Though I also think it is simpler to use the actual equation instead of trying to work with some vague imprecise notion of "fast stuff gets heavier", which will never help you calculating any actual numbers. Furthermore, "fast stuff gets heavier" doesn't illustrate the fact that "fast stuff experiences time more slowly" and "fast stuff gets shorter" by the same factor, whereas realizing where gamma shows up in those equations does illustrate this.
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### Re: What-If 0014: "Short Answer Section I"

Pfhorrest wrote:I got the impression he was snarking that about the applicability of "simply" to the rest of that sentence, at which large and math-challenged portions of the populace would have their eyes glaze over.

Maybe a graph showing the relationship between v and gamma would be helpful for such people. Or even better, a graph of (v/c) and (1/gamma), since that's just a unit (semi)circle.

OTOH, I suspect that people who find the equation that gmal posted too complex are probably not that interested in knowing the details of special relativity.

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### Re: What-If 0014: "Short Answer Section I"

PM 2Ring wrote:OTOH, I suspect that people who find the equation that gmal posted too complex are probably not that interested in knowing the details of special relativity.

Fair enough, but putting it in the same sentence as "simply" is still quite jarring.

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### Re: What-If 0014: "Short Answer Section I"

I really still don't get what is so unsimple about realizing that there's a term in the energy equation that goes to infinity as you get close to the speed of light.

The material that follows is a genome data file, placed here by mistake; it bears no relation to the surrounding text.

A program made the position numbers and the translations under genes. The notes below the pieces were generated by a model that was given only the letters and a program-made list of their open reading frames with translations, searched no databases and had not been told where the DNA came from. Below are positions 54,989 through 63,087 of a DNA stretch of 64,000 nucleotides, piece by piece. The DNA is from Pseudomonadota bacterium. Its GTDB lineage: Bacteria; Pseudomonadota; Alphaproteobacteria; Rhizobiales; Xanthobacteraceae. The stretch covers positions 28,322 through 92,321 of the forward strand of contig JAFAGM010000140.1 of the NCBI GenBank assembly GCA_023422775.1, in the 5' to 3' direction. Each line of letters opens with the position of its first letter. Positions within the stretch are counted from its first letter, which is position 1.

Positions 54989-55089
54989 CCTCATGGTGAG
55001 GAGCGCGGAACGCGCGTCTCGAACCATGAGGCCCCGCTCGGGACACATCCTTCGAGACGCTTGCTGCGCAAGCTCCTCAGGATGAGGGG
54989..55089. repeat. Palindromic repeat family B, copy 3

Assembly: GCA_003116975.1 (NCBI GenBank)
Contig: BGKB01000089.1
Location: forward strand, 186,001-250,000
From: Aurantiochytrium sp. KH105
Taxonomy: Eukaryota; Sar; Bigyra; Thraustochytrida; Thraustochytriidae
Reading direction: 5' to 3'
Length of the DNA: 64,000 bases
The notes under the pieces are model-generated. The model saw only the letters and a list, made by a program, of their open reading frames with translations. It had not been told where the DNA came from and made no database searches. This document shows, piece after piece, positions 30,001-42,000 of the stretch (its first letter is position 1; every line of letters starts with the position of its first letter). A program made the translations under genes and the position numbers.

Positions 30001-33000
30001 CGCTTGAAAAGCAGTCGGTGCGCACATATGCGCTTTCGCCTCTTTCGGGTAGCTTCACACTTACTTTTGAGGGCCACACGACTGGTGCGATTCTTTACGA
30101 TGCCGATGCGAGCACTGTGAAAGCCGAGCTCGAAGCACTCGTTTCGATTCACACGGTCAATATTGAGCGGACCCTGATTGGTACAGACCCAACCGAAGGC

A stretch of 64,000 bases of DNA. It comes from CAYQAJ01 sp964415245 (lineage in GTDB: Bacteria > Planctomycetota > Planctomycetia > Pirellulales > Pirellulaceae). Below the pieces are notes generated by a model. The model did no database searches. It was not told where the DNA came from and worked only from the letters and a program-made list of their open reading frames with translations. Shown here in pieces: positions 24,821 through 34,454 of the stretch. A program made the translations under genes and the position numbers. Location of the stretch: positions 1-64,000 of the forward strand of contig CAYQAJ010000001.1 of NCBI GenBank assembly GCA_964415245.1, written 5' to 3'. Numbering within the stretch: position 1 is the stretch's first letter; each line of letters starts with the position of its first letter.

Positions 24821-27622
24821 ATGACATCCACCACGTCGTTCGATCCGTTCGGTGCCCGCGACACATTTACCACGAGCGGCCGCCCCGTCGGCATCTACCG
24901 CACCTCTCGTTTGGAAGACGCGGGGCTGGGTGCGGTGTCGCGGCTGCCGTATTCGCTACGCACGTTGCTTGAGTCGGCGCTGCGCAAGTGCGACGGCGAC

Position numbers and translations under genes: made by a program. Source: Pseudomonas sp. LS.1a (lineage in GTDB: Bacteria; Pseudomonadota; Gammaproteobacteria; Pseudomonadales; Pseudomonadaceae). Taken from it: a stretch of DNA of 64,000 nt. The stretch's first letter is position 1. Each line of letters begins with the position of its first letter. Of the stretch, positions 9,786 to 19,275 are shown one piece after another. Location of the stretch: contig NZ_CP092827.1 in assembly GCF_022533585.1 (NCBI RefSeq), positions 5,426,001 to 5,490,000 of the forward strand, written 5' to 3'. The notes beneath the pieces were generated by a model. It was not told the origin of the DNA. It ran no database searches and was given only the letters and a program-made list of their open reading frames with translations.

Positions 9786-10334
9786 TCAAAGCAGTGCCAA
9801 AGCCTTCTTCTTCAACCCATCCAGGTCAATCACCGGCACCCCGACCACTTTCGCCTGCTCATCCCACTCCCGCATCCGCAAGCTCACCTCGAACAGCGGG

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### Re: What-If 0014: "Short Answer Section I"

gmalivuk wrote:(...) additional energy all goes to increase speed, it's just that a given increase in speed requires asymptotically more energy as your current speed approaches that of light in a vacuum.

Simple.

gmalivuk wrote:(...) energy in special relativity includes a gamma term, where gamma is 1/sqrt(1-v^2/c^2), which goes to infinity as v goes to c.

Not simple.

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### Re: What-If 0014: "Short Answer Section I"

It is simple for anyone who has any business trying to say things about special relativity.
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### Re: What-If 0014: "Short Answer Section I"

gmalivuk wrote:It is simple for anyone who has any business trying to say things about special relativity.

Yes, meaning it is not simple at all, by most standards =P

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### Re: What-If 0014: "Short Answer Section I"

Forgive me for holding relativity discussions on this forum to a higher standard, then.